In the United States, men are doing more child care and housework than ever before—an average of 16 hours a week in 2015, according to the Pew Research Center. But that remains around half of what women do, at 33 hours a week.
This seems to be a global truth. In every country tracked by the OECD, even those dreamy, progressive Nordic countries where men have substantial paternity leave, women do a lot more unpaid work (routine housework, shopping, child care) than men. Meanwhile, men spend more time than women playing sports, eating and drinking, and watching TV.
The data compiled by the OECD found that Indian, Mexican, and Portuguese men are the least helpful when it comes to housework. Danish men take top ranking for being useful at home, though they still don’t close the gap with Danish women.
When it comes to time spent on well-being, including eating and drinking, sleeping, and personal care, the gap between the sexes is much smaller. Not surprisingly, French and Italian women and men spend a lot of time on how they look (it shows—they usually look great). French women take top marks for the daily time spent on personal care, with a whopping 113 minutes, compared with 70 minutes for American women.
True to stereotype, Americans are fast eaters, while the French take their time. French men and women spend over two hours a day (133 minutes) eating and drinking, double the time spent by Americans (62 minutes), the quickest eaters and drinkers in the OECD.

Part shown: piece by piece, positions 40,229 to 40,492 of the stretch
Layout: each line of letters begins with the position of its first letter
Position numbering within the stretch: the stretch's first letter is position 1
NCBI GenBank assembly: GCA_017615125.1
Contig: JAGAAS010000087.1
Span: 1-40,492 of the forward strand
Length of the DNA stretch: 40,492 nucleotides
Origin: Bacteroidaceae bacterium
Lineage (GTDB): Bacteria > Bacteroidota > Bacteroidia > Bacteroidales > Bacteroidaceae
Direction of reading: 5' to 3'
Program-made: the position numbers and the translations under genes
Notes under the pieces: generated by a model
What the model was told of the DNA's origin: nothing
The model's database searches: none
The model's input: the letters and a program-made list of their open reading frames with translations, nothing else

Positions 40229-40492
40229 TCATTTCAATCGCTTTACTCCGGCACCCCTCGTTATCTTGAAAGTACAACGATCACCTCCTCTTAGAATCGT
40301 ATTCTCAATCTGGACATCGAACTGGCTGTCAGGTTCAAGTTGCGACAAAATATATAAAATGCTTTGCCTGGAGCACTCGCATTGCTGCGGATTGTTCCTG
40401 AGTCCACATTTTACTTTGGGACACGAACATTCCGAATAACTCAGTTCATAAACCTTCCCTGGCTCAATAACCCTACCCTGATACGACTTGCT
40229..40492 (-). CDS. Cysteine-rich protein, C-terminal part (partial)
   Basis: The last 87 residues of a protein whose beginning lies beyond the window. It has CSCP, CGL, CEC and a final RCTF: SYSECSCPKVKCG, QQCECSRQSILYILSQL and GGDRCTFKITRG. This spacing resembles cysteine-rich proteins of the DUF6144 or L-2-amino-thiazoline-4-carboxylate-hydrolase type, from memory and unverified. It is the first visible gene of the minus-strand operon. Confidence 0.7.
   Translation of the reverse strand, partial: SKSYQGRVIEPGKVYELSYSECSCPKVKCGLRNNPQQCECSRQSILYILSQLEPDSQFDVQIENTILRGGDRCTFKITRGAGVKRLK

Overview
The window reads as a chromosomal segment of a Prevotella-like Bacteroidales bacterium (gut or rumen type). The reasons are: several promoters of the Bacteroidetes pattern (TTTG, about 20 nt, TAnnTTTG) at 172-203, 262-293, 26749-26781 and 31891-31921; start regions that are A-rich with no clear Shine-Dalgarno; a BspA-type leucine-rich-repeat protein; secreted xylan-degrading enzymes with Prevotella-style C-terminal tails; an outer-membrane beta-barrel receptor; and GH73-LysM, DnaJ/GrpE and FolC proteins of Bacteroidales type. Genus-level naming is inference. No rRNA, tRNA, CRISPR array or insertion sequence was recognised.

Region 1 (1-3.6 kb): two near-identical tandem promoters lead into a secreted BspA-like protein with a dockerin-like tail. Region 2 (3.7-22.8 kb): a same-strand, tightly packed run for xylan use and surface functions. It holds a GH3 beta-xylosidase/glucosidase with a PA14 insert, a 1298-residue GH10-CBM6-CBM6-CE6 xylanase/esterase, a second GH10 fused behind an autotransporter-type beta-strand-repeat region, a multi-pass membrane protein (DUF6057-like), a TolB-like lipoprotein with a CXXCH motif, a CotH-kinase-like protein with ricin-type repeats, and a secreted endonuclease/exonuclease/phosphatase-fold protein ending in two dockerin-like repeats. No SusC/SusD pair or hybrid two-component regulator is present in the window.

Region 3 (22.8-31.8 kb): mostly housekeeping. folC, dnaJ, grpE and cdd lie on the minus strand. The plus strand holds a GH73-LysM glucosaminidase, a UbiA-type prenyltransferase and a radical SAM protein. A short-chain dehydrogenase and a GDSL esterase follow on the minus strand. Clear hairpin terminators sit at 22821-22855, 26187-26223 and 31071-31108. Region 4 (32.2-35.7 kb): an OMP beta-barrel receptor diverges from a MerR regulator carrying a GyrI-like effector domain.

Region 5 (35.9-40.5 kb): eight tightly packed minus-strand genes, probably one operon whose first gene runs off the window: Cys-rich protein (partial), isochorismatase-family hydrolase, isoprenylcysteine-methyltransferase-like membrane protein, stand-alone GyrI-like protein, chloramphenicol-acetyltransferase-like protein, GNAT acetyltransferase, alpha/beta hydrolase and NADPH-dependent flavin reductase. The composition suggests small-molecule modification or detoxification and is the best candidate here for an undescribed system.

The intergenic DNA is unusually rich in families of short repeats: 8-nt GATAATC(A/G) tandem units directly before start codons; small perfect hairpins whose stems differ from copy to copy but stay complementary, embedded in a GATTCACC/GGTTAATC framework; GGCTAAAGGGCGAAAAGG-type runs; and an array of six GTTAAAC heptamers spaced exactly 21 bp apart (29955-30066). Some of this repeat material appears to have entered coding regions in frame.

When it comes to athletics, Spaniards are the sportiest, the French are too busy primping, and the Germans have the smallest gender gap in time spent working up a sweat.
In every country, men have more leisure time, which they seem to take while women are doing unpaid housework. Norwegian women spend the most time playing sports, relaxing in front of the TV, or entertaining friends compared with women in other countries, at 366 minutes a day, followed by Belgian women, at 346 minutes. Belgian men win the category for most leisure time overall, at 394 minutes a day, with Greek and Norwegian men following (393 and 370, respectively).
Hungarian men and women love their TV, as do Australians and Americans. The French, perhaps, are too busy trying to looking good to spend as much time looking at the television.
The data are taken from national time-use surveys, based on nationally representative samples of between 4,000 and 20,000 people.